Food for vegetarians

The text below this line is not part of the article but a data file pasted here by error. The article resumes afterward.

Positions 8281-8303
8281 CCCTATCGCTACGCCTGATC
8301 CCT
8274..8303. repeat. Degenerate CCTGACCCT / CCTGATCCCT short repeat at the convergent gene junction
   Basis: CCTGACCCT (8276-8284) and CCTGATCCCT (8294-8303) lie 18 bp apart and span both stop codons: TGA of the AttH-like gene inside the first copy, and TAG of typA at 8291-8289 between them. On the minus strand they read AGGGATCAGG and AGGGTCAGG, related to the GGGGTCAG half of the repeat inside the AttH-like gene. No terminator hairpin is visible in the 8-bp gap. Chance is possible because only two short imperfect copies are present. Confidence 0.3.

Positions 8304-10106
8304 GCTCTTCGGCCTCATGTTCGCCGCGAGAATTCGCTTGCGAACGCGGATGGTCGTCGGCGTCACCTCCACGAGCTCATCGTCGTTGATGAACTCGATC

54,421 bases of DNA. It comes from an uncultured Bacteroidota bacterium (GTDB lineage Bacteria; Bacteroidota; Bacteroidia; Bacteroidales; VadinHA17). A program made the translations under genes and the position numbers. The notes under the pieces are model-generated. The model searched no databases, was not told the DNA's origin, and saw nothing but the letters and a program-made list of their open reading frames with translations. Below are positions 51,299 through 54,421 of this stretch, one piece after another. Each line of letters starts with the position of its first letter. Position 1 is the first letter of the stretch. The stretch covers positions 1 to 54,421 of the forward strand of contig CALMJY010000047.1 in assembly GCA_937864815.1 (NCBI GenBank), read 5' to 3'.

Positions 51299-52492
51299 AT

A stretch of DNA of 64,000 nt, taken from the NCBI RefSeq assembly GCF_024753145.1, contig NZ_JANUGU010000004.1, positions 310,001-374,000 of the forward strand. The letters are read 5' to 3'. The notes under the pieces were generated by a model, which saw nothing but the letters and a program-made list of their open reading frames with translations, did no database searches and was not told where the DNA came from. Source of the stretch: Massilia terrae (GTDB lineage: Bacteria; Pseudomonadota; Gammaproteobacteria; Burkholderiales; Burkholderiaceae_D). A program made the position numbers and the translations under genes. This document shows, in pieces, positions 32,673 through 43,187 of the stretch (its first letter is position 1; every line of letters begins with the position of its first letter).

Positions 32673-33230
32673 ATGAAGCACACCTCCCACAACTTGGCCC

Czechs are a meat-loving nation. Meat is their main source of protein, especially in the countryside. They don't seem to worry too much about the rest of the vitamins and minerals. My dad's side of the family, who coincidentally, lived 12 km from Dobruška, could never comprehend how I could not eat meat. "Look at our dog, he's eating meat because he knows what's good for him", I would be regularly told at mealtimes. My first Christmas there, I tried to explain that surely it would be a merrier Christmas if we could set the carp that was swimming in the bath free, but to no avail -- it was inevitably beheaded, crumbed and fried for dinner instead. I had the vegetarian alternative -- fried cheese. This is not actually a bad dish in itself -- get a nice, tasty melty cheese (Camembert for example), cover it in bread crumbs and fry it, like a schnitzel. In fact, served with potato salad and some pickled gherkins it makes quite a nice meal. Unfortunately, this is the main meat-free dish Czechs know how to cook. So when you say vegetarian, they immediately think "fried cheese". And this is what I was offered, every time I went visiting. In Wenceslas Square, it was also possible to obtain your fried cheese in a sesame seed bun, with your choice of ketchup or mayonnaise. Now that was what I called a cheeseburger!